Both the constructive disagreement intrinsic to science and the adversarial scrutiny necessary to politics disappear in this invocation of science as the ultimate authority – this trick will become familiar in the coming months. An extraordinary emergency requires extraordinary powers; no one disagrees with that. But it is politics, not science, which grants these powers legitimacy. How long will they endure?
Earlier this week the South Gauteng High Court held that the decision of the then Minister of International Relations and Co-operation to “recognize” Dr Grace Mugabe’s immunities and privileges in order to shield her from criminal prosecution for the alleged assault of Ms Gabriella Engels “was inconsistent with the Constitution” and thus invalid. While the judgment is not a model of clarity, it may have consequences for other heads of state and their close family members but is not likely to lead to a speedy prosecution of Dr Mugabe. Let me explain why.
After the media reported that Dr Grace Mugabe, the wife of former Zimbabwean President Robert Mugabe, had allegedly assaulted Ms Gabriella Engels, the Zimbabwean government claimed that Dr Mugabe could not be prosecuted by a South African court because she enjoyed immunity from prosecution in South Africa.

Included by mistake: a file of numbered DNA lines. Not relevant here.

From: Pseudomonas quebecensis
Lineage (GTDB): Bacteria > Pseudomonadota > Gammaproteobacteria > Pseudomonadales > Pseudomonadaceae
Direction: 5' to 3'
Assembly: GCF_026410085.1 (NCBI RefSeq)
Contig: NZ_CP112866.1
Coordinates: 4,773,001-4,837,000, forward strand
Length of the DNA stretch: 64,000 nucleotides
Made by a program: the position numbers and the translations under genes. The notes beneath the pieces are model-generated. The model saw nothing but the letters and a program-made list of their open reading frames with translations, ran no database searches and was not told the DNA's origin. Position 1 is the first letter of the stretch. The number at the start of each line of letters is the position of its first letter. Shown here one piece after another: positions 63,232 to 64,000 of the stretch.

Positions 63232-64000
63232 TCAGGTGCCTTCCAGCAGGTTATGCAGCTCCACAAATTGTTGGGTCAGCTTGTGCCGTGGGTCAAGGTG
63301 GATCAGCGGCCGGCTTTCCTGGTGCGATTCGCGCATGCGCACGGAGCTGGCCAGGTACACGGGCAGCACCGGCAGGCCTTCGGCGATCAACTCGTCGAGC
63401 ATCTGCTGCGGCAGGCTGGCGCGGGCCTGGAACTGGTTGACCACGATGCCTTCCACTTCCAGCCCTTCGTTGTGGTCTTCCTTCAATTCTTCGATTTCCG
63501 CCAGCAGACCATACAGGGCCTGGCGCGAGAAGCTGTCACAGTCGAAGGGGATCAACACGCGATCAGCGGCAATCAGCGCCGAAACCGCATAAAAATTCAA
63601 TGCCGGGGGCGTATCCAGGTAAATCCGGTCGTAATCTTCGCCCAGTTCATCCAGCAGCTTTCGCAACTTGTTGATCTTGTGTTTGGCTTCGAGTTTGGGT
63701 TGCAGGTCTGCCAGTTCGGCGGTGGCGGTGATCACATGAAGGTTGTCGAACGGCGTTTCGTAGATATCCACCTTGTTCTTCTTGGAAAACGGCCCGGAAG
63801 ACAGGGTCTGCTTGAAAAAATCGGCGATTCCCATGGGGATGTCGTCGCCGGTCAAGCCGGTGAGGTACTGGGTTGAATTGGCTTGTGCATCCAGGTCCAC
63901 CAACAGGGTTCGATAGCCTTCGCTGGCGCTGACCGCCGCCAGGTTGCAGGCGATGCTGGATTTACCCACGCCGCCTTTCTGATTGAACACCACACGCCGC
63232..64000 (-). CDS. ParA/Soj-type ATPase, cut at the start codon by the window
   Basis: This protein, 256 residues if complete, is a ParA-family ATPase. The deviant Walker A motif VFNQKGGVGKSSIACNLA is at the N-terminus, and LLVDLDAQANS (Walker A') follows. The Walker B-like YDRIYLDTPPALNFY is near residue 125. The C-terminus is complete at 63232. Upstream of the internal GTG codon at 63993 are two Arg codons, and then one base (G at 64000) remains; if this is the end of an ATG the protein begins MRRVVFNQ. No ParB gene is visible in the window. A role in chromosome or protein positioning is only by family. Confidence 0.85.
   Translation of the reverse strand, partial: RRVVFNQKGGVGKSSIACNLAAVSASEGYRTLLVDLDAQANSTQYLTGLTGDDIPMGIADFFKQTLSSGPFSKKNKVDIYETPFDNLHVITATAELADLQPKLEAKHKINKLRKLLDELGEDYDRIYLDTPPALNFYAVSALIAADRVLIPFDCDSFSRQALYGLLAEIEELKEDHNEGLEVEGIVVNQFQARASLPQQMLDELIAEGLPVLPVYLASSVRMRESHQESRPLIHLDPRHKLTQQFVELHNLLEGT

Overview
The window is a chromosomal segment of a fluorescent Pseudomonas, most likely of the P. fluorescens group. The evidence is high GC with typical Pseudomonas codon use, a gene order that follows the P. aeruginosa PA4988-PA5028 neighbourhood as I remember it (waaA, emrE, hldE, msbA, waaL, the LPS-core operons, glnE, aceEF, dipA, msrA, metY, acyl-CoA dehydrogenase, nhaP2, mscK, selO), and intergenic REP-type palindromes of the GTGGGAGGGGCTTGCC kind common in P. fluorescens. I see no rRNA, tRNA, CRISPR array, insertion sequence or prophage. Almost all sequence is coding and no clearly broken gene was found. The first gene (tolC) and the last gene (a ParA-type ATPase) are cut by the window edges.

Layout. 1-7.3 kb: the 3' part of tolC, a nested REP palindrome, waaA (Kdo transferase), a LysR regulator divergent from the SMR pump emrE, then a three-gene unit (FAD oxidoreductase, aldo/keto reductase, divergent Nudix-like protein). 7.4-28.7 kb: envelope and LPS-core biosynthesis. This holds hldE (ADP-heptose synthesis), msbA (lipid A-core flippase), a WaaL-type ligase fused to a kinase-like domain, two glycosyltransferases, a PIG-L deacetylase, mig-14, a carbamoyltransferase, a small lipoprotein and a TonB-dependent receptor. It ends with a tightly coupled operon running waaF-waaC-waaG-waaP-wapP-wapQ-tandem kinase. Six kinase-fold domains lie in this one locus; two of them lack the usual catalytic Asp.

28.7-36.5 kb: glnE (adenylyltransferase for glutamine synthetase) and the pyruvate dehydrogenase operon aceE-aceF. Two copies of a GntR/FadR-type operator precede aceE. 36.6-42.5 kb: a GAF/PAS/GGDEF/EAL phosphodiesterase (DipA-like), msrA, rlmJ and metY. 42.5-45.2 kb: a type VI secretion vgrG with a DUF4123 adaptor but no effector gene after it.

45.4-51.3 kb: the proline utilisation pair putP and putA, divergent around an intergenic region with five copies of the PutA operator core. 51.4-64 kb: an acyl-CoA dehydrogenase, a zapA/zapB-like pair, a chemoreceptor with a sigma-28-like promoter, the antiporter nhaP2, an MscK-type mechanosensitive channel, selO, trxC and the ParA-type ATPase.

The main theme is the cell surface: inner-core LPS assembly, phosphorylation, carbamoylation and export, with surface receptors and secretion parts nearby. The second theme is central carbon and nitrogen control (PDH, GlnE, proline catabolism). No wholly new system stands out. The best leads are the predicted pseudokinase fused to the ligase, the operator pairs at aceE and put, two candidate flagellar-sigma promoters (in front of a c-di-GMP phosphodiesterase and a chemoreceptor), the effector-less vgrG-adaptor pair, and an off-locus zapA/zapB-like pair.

While its reasons for this claim changed over time, the Zimbabwean government eventually settled on the argument that “Mrs Mugabe” (sic) enjoyed immunity from prosecution because she had travelled to South Africa as part of an official Zimbabwean delegation to the SADC meeting.
This claim was false, and the South African government knew that it would not stand up in court. The Department of International Relations and Co-operation (DIRCO) therefore initially advanced two different reasons why Grace Mugabe enjoyed immunity from criminal prosecution in South Africa.